We first explore the influence of disorder strength on light-field sensing. The simulated NLC film is characterized by the disorder parameter \(\varepsilon \ (0<\varepsilon \le 1)\), and it indicates the range of the random rotation angle of NLC director \(\theta _{\varepsilon }(x,y)\), which obeys a uniform distribution function \(f_{\varepsilon }(\theta )=\{1/\varepsilon \pi , 0<\theta \le \varepsilon \pi ; 0,\) otherwise} [34] (Supplementary Fig. S2). In Fig. 2c, we show the calculated SSIM of speckles as a function of the linear polarization angle of light under different disorder parameters. When \(\varepsilon =0\), the orientation of the NLC directors is homogeneous, hence the element acts as a uniform medium and cannot respond to light polarization via SSIM. By incrementally increasing the disorder, the similarity between simulated speckle patterns is decreased gradually in a certain range of polarization angle, since the wavefront of input light is spoiled. The SSIM contrast, defined as the maximal SSIM change in a parameter space, is monotonously increased with the disorder strength and is greatest near the critical point (\(\varepsilon =1\)), as shown in Fig. 2d. A similar trend of SSIM on the disorder strength is found for OAM and wavelength parameters (Supplementary Fig. S3 and S4). We note that the fabricated NLC film approximately corresponds to a fully disordered structure (\(\varepsilon \approx 1\), Supplementary Fig. S1).

Figure 2e shows the simulated (upper panel) and measured (lower panel) SSIM of speckle patterns under different polarized light incidences. The SSIM of speckles corresponding to a polarized light input is minimal when its linear polarization angle is 90 deg compared to the reference polarization state of 0 deg. The SSIM fluctuates with the change of input polarization states because the similarity among the speckles is fundamentally related to the distance of polarization states on Poincaré sphere (Fig. S5). Figure 2f shows the statistical response of speckle patterns with different OAM modes input, i.e. topological charge \(l=\pm 1,\pm 3,\pm 5\). Since the helical-phase front of OAM modes is easily distorted by the anisotropic inhomogeneity of NLC film, SSIM rapidly decreases with the change of OAM modes numerically and experimentally. As for the light wavelength dependency, numerical results in Fig. 2g (upper panel) show that SSIM is monotonously decreased with the increase of wavelength, which is consistent with experimental measurements. Basically, the local phase retardation for transporting light in NLC medium can be written as \(2\pi (n_o-n_e)d/\lambda\), where no and ne are the ordinary index and extraordinary index, respectively; d is the film thickness, \(\lambda\) is the light wavelength. Consequently, the far-field diffracting patterns shaped by disordered NLC medium depend on the input light polarization, phase distribution, wavelength and power theoretically.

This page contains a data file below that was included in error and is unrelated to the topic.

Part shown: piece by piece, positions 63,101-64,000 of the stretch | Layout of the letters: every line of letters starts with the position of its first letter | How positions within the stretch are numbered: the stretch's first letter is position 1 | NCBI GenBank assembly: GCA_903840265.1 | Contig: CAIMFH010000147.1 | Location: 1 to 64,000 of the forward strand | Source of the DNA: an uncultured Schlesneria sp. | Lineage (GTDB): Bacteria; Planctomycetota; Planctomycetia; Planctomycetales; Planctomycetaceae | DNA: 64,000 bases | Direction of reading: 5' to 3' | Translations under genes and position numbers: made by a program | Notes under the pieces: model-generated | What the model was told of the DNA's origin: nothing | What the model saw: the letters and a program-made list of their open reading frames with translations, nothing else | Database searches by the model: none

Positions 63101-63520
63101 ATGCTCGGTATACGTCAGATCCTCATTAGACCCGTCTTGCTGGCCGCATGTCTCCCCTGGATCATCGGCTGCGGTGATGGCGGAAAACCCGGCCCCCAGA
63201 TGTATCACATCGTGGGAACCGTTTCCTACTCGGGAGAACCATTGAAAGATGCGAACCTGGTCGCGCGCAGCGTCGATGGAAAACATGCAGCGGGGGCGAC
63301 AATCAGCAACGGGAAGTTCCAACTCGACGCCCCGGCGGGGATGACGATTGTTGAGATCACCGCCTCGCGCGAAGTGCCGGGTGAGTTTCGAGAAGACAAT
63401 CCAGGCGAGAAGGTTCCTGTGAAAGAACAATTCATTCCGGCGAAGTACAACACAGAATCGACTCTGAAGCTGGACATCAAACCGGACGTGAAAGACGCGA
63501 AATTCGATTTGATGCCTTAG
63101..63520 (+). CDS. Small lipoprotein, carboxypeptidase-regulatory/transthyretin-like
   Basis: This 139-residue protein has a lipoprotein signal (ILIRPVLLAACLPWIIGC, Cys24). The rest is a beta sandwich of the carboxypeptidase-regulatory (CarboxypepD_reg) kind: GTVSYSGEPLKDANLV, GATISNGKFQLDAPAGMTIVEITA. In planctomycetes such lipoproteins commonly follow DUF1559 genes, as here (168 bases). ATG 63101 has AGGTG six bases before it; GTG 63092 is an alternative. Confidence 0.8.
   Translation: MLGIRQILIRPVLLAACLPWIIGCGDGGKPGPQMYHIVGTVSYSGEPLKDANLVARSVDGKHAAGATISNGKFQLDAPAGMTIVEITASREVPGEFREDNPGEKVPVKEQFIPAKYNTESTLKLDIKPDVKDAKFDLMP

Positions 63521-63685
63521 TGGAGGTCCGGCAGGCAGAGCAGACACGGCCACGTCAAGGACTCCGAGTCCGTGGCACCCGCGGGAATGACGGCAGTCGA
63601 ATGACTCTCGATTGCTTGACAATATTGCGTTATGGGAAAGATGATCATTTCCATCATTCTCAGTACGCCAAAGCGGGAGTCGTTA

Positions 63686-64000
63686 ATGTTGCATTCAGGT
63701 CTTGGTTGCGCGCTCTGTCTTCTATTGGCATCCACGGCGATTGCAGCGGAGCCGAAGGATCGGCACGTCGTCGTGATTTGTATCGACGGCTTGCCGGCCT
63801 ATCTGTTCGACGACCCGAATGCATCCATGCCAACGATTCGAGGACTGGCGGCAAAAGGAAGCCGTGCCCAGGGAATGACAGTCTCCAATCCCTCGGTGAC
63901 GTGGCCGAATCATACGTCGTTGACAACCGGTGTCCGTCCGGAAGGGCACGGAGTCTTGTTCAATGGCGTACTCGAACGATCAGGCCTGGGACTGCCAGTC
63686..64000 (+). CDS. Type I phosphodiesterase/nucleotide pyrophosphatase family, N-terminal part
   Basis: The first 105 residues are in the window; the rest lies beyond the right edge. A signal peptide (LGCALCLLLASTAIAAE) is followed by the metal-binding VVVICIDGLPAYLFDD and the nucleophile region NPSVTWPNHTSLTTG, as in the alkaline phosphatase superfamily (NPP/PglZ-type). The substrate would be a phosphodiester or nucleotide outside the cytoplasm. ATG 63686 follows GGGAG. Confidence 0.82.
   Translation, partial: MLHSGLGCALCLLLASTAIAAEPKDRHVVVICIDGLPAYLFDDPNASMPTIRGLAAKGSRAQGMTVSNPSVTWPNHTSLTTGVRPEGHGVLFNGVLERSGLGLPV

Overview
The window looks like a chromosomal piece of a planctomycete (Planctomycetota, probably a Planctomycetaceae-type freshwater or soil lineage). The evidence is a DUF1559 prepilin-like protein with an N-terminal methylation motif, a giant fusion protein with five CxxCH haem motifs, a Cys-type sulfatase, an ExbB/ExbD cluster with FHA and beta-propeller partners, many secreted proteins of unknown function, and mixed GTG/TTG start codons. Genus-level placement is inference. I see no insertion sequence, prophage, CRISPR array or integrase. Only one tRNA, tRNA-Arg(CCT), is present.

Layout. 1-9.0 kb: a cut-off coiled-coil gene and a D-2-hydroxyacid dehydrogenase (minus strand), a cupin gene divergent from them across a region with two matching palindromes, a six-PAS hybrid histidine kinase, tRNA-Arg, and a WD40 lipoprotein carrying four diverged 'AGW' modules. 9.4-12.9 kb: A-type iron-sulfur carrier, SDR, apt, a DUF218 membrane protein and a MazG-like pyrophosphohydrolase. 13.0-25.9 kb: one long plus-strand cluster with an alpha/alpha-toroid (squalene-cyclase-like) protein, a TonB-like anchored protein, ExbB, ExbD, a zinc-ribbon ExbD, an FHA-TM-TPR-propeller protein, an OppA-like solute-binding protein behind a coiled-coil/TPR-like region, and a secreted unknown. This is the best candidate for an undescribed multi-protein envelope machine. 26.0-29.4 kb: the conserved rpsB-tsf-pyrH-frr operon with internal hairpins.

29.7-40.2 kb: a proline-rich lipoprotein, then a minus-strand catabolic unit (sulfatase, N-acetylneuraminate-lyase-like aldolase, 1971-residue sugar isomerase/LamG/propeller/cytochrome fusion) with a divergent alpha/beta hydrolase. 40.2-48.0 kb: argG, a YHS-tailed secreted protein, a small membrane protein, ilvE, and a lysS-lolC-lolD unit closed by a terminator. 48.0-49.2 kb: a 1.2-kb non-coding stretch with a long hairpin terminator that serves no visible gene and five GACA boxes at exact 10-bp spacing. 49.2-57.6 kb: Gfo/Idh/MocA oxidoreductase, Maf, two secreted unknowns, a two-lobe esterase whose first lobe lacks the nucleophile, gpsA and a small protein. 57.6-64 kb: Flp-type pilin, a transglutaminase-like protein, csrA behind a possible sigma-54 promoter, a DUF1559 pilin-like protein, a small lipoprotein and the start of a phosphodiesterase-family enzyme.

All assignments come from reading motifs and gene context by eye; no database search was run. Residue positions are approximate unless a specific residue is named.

Overall, from the SSIM index evaluations, the speckle patterns from a disordered NLC film are strongly correlated to the input light field properties. Nevertheless, it would be challenging to differentiate a multi-dimensional light field of multiple properties, by simply statistically analyzing the speckle patterns. First, the statistical features, such as SSIM index, can neither have single-valued mapping nor a monotonous relation to a single optical property of light. Regarding the infinite number of states for polarizations and OAM of light, their corresponding relations to SSIM make it impracticable to conduct the pre-calibrations of SSIM as indicated from Fig. 2e, f. Second, the random nature of NLC director distributions introduces strong coupling and mixing effects for the multi-dimensional light field input. For example, the multi-wavelength and multi-OAM states are constructively encoded in the diffracting patterns, and thus the deterministic one-to-more mapping simply from SSIM index is nearly impossible.

Methodology of MTL algorithms

To tackle these challenges, here we use deep learning methods to process the as-imaged speckle patterns in no need of knowing the physical properties of devices in advance, supporting a transferable architecture for the multi-dimensional light field sensing, as shown in Fig. 1. We adopt a hard-parameter sharing MTL-DNN architecture (Supplementary Section 6), which consists of a shared encoder and two task-specific heads. A multi-layer convolutional neural network (CNN) plays the role of shared encoder to extract general feature maps from the speckles, branching out into two independent multi-layer fully-connected layers for classification and regression, respectively. The classification head is implemented to recognize the discrete values of OAM modes and wavelengths, while the regression one predicts the continuous values of the power and polarization states of light.